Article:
These are the diagrams and charts in Randy Alcorn's book Happiness, referenced here primarily for listeners of the Audiobook. The appendices are available as downloads above.
Diagram 1 depicts the contrast between joy and happiness as portrayed by many Christians. Joy, they suppose, is something substantial yet lacking emotional dimension. Happiness is seen as lightweight and temporary—a cloud soon blown away by the wind of circumstances.
The contrast can be further portrayed as in diagram 2, with joy as three dimensional—something with depth. Happiness, meanwhile, is allegedly one dimensional and superficial.
Diagram 3 shows joy and happiness as commonly seen by evangelical Christians (but few others). The two separate circles show joy in the upper position—closer to Heaven, further from Earth—and thereby superior to happiness. Happiness is lower, smaller, demoted, and inferior—earthly, not heavenly. (Again, this is not my position but the predominant one among many Christians.)
If these three views of the relationship between joy and happiness are wrong—and I’m convinced they are—then what is the right view? According to the vast majority of the usages of these two words in (1) English history, (2) English literature, (3) Bible translations, and (4) English dictionaries, the words are synonyms with predominantly overlapping meanings. They have far more in common with each other than not. Hence, I depict them as two predominantly overlapping circles.
This portrayal in diagram 4 stands in stark contrast to the modern evangelical belief about happiness—the one I was taught as a new Christian and have read and heard throughout my life. (I am an evangelical, so my issue isn’t with evangelical theology in general but with this particular viewpoint on joy and happiness.)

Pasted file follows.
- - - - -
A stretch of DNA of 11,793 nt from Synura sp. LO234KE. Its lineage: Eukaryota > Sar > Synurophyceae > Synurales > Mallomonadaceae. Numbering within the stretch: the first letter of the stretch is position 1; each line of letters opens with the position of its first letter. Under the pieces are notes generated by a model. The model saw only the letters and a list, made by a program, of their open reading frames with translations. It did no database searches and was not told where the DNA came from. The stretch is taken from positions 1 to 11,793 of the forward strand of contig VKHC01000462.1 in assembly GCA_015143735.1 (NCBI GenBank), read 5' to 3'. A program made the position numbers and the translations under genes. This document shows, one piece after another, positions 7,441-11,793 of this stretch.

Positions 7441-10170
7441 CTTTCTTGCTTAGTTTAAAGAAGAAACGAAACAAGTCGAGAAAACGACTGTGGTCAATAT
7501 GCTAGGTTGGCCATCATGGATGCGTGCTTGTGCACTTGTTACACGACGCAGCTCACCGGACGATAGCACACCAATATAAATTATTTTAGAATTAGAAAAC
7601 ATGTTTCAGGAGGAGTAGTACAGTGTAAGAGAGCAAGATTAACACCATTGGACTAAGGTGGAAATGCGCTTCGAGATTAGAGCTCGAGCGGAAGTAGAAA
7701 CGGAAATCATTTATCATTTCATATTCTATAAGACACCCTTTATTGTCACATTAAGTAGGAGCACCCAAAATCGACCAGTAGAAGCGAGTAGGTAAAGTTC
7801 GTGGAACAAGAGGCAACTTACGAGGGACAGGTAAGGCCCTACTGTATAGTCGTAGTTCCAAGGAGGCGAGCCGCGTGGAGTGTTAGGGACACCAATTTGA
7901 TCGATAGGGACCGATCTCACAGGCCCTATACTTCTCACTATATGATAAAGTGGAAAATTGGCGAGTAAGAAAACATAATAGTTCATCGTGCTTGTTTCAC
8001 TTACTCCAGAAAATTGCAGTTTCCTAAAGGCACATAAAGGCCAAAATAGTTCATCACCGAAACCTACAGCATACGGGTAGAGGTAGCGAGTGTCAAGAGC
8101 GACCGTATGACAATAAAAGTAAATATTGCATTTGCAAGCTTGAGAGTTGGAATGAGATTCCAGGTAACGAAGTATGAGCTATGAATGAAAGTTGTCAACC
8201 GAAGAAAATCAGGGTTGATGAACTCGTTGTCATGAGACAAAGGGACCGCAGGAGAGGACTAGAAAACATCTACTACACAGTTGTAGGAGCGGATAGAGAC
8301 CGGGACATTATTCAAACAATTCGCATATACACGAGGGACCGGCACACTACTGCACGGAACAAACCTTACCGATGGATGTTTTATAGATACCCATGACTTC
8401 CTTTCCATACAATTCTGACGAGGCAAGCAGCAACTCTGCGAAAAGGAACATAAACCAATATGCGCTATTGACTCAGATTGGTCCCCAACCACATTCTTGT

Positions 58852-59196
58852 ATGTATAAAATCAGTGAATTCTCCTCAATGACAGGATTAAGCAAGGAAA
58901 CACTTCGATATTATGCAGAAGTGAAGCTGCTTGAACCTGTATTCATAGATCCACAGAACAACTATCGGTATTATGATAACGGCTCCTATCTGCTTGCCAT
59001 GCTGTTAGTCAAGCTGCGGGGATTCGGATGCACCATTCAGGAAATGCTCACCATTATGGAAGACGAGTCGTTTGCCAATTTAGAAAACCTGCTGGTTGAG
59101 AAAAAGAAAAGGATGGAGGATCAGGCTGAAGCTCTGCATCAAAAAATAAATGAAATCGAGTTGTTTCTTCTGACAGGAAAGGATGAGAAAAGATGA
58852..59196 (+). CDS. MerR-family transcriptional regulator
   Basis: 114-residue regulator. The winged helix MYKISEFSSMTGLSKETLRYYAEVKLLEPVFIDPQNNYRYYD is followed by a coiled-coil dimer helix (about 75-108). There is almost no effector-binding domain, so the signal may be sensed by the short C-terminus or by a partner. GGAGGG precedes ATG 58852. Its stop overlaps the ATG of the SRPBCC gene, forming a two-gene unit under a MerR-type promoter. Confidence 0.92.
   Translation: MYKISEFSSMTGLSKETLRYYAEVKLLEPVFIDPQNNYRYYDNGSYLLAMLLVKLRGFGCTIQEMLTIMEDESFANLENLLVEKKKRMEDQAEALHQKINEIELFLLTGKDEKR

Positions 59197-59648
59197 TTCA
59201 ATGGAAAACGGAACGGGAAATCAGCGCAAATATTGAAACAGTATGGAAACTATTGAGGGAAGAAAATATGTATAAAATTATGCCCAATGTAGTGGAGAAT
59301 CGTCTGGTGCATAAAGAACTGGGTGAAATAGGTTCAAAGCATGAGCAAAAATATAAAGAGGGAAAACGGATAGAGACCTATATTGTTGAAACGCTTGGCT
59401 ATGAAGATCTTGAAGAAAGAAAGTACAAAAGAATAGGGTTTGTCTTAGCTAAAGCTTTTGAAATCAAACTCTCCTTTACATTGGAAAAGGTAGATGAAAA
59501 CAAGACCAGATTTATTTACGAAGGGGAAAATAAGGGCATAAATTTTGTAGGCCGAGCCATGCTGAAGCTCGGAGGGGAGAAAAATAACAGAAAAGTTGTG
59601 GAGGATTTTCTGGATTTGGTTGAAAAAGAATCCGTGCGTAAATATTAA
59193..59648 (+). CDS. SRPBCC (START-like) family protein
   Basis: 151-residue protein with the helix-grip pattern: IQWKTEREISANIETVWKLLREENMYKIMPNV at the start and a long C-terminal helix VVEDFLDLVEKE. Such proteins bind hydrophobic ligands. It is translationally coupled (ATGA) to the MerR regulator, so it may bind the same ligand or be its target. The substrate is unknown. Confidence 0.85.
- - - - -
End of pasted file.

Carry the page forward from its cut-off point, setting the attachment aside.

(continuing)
This final illustration of overlapping word meanings includes not only happy and joyful, but also glad, cheerful, delighted, and merry.
In diagram 6, the person depicted as experiencing happiness may not realize that the entire circle of human happiness exists within the infinitely larger circle of God and his happiness.
WHERE DOES THIS THERAPY CALLED LAUGHTER COME FROM?
Scripture says of Jesus, “By him all things were created” (Colossians 1:16). Laughter comes from the Creator, who made us in his image! His laughter preceded our own laughter and is the ongoing source of it. We can be happy only because he’s happy; we can laugh because he laughs.
Human beings are recipients of happiness, not sources of it. All our delight and gladness come from God.
We cannot divorce our happiness from God’s happiness, because his happiness is foundational to ours.
Diagrams 8 and 9 reflect the overlapping meanings of the Hebrew and Greek words for happiness in Scripture. There are far more words for happiness than depicted in eachdiagram. To be complete, the Hebrew diagram would need three times more circles, and the Greek about two times more.
The following table demonstrates how asher is translated in thirteen different Bible versions, with the numbers representing the number of times that asher is translated “blessed” as opposed to “happy”:
The following table shows how makarios is translated in different English versions.
You’ll see how dramatically the versions are split in their rendering. If blessed were a synonym of happy for modern readers, this wouldn’t matter much. (It would be no more significant than some versions using sanctified and others holy.) But because blessed is no longer a synonym for happy, the happiness connotations of makarios, like asher, are lost in many English translations, buried under the word “blessed.”